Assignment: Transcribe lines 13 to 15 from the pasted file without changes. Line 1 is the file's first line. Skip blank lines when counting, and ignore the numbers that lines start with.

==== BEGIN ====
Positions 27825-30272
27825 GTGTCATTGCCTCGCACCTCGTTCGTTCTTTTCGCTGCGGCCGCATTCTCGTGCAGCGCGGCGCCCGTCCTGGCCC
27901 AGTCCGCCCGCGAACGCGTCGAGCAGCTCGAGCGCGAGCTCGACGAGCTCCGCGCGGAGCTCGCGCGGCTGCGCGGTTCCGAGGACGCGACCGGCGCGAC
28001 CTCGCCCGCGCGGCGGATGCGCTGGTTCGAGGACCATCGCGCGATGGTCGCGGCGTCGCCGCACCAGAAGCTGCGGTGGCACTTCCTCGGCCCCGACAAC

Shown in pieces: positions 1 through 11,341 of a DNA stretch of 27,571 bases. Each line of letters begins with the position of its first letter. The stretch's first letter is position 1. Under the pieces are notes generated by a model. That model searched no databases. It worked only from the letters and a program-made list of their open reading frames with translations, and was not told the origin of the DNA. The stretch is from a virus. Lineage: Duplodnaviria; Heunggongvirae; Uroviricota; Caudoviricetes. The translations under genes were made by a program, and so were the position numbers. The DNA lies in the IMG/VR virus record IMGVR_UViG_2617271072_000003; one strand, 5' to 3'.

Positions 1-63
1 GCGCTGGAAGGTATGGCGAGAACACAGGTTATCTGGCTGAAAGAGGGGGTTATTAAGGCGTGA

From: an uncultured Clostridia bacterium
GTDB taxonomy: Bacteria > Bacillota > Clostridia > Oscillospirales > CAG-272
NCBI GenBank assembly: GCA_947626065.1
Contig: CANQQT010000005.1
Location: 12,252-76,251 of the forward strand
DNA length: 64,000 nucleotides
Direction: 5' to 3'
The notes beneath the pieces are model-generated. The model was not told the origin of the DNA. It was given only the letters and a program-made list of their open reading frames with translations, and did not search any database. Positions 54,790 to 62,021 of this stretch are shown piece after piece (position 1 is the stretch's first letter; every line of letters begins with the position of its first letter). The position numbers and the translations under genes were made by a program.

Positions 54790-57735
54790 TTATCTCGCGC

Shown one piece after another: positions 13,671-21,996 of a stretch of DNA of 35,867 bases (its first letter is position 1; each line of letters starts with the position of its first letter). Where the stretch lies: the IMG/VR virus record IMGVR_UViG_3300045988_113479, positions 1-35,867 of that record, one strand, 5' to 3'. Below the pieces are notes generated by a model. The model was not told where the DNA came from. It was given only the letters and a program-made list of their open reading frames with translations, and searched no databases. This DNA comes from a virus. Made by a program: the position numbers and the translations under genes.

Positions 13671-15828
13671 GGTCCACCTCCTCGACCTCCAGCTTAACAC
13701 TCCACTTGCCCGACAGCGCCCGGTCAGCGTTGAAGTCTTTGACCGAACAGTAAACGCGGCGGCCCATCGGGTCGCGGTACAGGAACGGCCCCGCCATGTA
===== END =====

DNA length: 64,000 nucleotides
Direction: 5' to 3'
The notes beneath the pieces are model-generated. The model was not told the origin of the DNA. It was given only the letters and a program-made list of their open reading frames with translations, and did not search any database. Positions 54,790 to 62,021 of this stretch are shown piece after piece (position 1 is the stretch's first letter; every line of letters begins with the position of its first letter). The position numbers and the translations under genes were made by a program.